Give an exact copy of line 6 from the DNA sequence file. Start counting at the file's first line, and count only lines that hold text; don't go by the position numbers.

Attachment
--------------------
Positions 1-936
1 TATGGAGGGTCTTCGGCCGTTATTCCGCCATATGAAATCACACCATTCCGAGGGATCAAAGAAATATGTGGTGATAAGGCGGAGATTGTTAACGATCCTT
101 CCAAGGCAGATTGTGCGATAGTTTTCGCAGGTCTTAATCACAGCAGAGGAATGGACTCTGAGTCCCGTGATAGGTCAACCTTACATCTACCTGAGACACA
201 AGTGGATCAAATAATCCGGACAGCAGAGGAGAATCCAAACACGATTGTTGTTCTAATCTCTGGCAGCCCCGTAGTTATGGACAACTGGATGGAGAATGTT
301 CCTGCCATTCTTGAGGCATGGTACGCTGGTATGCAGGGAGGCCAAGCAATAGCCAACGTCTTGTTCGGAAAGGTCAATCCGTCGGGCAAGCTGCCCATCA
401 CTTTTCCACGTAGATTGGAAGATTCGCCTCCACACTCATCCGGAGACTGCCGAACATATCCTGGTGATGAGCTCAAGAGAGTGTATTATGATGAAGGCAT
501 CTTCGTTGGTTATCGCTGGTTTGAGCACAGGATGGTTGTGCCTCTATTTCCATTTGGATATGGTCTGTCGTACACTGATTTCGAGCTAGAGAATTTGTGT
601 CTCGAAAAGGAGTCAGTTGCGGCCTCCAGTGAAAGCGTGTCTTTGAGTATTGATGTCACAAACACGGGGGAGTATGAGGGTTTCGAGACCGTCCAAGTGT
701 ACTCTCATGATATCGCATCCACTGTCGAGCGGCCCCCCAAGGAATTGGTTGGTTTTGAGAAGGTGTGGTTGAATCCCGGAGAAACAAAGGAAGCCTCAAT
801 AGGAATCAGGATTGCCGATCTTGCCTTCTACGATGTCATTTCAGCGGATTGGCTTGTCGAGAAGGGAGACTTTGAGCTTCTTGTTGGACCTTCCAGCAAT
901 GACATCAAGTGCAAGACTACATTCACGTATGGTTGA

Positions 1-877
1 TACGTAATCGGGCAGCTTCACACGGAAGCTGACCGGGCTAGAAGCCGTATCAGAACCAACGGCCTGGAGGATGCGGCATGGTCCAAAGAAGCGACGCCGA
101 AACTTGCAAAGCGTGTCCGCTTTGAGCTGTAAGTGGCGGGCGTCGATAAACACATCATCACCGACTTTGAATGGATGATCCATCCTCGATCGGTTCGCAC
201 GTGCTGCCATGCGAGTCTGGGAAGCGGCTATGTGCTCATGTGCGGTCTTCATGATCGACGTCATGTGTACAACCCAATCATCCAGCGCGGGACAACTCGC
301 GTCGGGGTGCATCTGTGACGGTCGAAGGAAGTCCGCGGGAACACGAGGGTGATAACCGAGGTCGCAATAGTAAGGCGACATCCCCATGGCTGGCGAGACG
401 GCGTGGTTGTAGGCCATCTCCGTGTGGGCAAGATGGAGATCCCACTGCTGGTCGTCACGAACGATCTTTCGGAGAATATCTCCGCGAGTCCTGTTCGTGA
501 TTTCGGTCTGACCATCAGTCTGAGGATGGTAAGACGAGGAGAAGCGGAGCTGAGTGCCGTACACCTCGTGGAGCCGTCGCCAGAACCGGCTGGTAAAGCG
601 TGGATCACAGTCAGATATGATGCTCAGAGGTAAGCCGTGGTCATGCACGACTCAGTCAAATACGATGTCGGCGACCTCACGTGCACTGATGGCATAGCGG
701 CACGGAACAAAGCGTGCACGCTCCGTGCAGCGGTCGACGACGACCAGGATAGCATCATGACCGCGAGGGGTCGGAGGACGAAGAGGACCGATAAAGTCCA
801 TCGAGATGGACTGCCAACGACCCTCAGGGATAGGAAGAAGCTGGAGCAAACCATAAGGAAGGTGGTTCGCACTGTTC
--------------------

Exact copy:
401 CTTTTCCACGTAGATTGGAAGATTCGCCTCCACACTCATCCGGAGACTGCCGAACATATCCTGGTGATGAGCTCAAGAGAGTGTATTATGATGAAGGCAT